How the world has changed since our last newsletter! We hope you managed to stay safe over the last months, and that you’re finding your way through online teaching and learning! Here are some things we’ve been up to since.
Based on the survey we conducted last year, we have now upgraded the website, adjusting its look and functionality to the way it is being used. Search and browsing are now more prominent, less used elements have been moved out of the way, teaching texts display better, and there are a number of other minor improvements. We hope you’ll like the new design, and thank you to all who took part in the survey!
A surge in contributions
Following our last big expansion, we received a lot of new contributions – thank you! We managed to publish them all within days of receiving, so it seems that our new system is working well. Massive thanks to all contributors, and we hope you’ll continue to send us more suggestions in the coming weeks! Please also remember you can expand on our existing entries, or add comments to stub entries!
Bloomsbury Encyclopaedia of Philosophers for free
One of the most diverse resources detailing the work and biographies of philosophers from multiple traditions and backgrounds, is now free to use on request. ‘Change your conception of the canon’ is their motto, and we can assure you that browsing through the catalogue of over 8,000 thinkers from all over the world can be quite fascinating and eye-opening. Check it out now!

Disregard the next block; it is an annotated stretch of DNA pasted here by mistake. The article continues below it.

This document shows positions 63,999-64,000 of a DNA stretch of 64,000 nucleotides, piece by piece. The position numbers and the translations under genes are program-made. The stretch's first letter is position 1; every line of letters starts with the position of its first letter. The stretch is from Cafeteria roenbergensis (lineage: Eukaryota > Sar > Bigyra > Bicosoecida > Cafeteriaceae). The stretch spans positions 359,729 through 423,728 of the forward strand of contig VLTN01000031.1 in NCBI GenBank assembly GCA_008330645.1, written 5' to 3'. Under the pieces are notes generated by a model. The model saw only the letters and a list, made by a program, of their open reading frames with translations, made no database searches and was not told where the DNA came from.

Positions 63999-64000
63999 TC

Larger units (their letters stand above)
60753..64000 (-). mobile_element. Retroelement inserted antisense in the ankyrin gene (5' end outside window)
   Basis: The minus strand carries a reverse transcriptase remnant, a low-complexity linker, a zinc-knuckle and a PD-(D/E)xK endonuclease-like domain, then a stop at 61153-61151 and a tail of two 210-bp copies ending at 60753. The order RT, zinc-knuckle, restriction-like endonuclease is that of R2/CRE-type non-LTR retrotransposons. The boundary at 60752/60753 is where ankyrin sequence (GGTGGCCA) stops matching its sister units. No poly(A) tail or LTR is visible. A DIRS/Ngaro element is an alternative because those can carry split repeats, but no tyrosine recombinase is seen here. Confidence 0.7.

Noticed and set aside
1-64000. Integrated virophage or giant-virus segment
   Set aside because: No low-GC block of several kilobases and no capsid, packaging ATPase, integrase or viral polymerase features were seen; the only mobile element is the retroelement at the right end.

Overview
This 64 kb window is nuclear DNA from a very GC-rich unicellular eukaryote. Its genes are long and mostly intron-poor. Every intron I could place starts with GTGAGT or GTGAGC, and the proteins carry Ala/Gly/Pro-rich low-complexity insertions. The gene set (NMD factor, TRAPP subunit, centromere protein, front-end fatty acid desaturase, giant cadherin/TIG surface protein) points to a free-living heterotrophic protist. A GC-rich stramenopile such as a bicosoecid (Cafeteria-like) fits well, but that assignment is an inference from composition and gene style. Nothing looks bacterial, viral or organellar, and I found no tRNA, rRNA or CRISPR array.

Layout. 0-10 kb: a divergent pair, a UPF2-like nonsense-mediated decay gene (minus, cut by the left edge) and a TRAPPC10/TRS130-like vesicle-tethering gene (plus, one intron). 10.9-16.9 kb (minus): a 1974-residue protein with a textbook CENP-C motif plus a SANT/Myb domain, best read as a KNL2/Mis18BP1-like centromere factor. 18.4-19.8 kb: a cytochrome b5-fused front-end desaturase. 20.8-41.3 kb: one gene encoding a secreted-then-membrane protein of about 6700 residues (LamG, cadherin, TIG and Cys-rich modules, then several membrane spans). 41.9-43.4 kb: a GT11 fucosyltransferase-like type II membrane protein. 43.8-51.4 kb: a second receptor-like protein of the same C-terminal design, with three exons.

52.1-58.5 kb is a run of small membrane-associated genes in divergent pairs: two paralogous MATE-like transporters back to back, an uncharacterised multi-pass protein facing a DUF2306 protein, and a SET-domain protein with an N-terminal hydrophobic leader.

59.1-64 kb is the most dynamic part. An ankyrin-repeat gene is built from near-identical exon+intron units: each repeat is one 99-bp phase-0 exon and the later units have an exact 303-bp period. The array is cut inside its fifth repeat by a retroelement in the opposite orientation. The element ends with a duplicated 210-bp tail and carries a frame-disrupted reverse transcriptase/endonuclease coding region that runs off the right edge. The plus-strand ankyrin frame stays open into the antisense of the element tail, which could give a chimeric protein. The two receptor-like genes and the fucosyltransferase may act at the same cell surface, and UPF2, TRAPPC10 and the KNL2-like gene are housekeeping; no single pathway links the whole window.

Volunteer Spotlight: Chris Blake-Turner (he/him or they/them)
I’m a PhD student at the University of North Carolina at Chapel Hill, writing a dissertation on reasoning and inference. Before that, I did undergraduate and masters degrees at the Universities of Durham and Oxford, respectively. I’ve been involved with the DRL for just over a year, as an Editor Assistant in Asian Philosophy, Epistemology, and Logic. I’ve also just finished an APA-funded project, working with Clotilde Torregrossa on expanding the DRL’s database with 351 texts contributed by the public. It’s great to see people taking up the call to contribute to the DRL; consistent public contributions will really help take things to the next level.
I’m grateful for the opportunity to be part of such an important project. I’ve relied on the DRL in the past when designing courses, and will continue to do so even more in the future. I think that others are starting to see the value in doing so too, and I hope that the DRL’s status as a crucial aid in course design will only become more secure. Along with making our pedagogy more inclusive (see Jacquart et. al 2019 on this: http://doi.org/10.5840/teachphil2019417102), diversifying our syllabi is one best things we can do for students and for the profession as a whole.
Get involved, get funded!
We continuously expand our list and you can help us by contributing papers via our contribution page.
We couldn’t do what we do without the help of our fantastic volunteers. If you would like to join them and volunteer for us please get in touch! There are so many ways to get involved: reviewing public contributions; helping us with small one off jobs; becoming a regular editor; and promoting the DRL at events and online.
You might even be able to access funding to support your time working on the DRL like Chris (see above). We’re keen to support any volunteers in getting this kind of funding. You can read more about this here.
Thanks so much again for all your support,
The DRL Team